Decision-making explanations take into account that choices within organizations are the result of the actions of different actors with their own interests. This also applies to decisions that are made with regard to HRM. Rather than effectiveness and efficiency, the main mechanism in these explanations is power. The HR policies and practices that organizations apply result from a struggle among parties trying to influence the outcome. Whereas economical explanations and alignment explanations assume that the outcomes are rational and that the outcome will be the best objectively, the decision-making explanation shows that this is not necessarily the case. Research by Foster and Harris (2005) illustrates this point. They investigate how organizations device their diversity policies. They argue that having policies to increase the diversity within organizations can be beneficial to these organizations. But, at the same time, many organizations do not adopt these policies. Foster and Harris (2005) show that managers play a vital role in this process. The way in which they handle potential contradictions that can result from having diversity policies affects whether and how such policies are used.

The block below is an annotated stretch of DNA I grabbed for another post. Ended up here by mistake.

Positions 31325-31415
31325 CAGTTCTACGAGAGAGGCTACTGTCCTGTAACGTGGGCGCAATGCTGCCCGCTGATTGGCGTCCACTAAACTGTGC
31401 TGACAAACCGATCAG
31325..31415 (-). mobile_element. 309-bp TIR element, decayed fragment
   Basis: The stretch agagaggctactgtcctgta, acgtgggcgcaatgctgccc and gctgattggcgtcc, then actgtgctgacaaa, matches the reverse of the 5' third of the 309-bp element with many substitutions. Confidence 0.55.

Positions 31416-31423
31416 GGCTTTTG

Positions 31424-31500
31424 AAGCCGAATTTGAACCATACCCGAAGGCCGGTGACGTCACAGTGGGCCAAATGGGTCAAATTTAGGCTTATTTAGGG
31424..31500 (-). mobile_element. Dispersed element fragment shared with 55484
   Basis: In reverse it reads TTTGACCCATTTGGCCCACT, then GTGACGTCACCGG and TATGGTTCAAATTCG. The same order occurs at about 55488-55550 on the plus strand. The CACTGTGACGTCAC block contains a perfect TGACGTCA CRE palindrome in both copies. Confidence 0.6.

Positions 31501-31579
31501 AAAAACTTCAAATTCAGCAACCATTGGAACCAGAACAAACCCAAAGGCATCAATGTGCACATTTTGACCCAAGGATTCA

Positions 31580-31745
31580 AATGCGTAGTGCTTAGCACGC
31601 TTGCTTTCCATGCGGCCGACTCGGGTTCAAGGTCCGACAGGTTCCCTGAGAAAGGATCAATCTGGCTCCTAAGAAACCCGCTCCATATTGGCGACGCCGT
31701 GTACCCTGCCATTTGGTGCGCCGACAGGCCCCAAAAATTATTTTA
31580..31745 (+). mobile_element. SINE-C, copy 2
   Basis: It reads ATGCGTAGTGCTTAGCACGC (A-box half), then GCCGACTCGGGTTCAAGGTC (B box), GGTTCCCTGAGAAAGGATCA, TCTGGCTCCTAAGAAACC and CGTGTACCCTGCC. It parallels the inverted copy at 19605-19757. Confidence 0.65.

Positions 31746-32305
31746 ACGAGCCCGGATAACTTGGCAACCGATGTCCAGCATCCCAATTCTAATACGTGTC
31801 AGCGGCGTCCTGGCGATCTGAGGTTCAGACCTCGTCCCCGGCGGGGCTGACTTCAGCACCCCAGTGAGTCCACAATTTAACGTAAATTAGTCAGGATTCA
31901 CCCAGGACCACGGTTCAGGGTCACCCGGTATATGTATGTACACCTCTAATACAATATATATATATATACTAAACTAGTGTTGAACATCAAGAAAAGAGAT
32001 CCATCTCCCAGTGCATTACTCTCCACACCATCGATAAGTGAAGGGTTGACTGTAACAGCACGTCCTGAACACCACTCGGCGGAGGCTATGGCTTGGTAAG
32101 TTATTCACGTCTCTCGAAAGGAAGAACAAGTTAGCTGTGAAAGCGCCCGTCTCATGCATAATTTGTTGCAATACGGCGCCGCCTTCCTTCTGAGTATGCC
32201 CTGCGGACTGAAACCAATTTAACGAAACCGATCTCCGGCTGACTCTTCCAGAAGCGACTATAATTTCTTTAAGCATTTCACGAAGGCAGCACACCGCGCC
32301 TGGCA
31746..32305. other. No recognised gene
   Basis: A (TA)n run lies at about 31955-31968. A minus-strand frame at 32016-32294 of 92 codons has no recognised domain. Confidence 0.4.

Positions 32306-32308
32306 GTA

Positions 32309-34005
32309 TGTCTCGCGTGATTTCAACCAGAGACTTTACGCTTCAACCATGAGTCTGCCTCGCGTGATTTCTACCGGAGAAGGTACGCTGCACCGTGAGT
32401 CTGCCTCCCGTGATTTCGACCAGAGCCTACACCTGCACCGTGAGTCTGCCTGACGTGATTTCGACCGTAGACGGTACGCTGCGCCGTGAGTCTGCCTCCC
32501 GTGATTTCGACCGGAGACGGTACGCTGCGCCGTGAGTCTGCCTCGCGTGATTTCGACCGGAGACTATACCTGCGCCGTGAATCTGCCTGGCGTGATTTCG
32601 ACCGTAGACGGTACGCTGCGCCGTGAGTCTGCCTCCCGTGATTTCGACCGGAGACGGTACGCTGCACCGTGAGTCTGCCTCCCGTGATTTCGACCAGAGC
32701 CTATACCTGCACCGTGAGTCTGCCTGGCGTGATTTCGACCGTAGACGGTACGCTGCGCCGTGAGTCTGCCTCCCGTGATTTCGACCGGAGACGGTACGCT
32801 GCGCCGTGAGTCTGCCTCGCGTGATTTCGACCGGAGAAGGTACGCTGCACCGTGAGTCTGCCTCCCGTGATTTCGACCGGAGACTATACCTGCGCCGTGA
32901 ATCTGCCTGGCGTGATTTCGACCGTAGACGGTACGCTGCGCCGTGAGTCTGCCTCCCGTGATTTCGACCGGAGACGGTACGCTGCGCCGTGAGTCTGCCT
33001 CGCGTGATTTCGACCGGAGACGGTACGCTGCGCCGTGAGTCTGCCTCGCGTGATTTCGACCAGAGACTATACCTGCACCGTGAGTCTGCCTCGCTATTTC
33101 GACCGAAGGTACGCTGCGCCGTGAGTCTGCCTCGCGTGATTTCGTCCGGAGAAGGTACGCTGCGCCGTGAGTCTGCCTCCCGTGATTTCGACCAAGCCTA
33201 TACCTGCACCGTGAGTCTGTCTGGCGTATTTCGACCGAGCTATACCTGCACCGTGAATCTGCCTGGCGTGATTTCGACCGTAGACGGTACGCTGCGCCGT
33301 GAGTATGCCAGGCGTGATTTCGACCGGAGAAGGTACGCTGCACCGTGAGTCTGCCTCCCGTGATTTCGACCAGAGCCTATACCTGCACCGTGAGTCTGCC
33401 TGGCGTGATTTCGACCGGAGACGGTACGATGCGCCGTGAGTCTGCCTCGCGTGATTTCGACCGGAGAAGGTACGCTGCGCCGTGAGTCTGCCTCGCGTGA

Diffusion explanations

Finally, diffusion explanations focus on legitimization processes. The main argument here is that by using specific HR policies and practices, organizations can be viewed as legitimate actors by others (such as financers, customers, governments and competitors). Here, the focus is on the macro level and the main question is how policies and practices within a country, region or sector diffuse. Murphy and Southey (2003) and Wu, Bacon en Hoque (2014) are examples of studies showing how issues of legitimization help to understand these diffusion processes. In both studies external factors were vital to the diffusion of innovative HR practices. HR practitioners making decisions about adopting (innovative) HRM perceive these external factors and take them into account. One of the main reasons for adopting these HR policies and practices lies in the presence of external networks (such as business advisory networks), showing that HR practitioners may indeed seek legitimacy in these networks by adopting certain practices.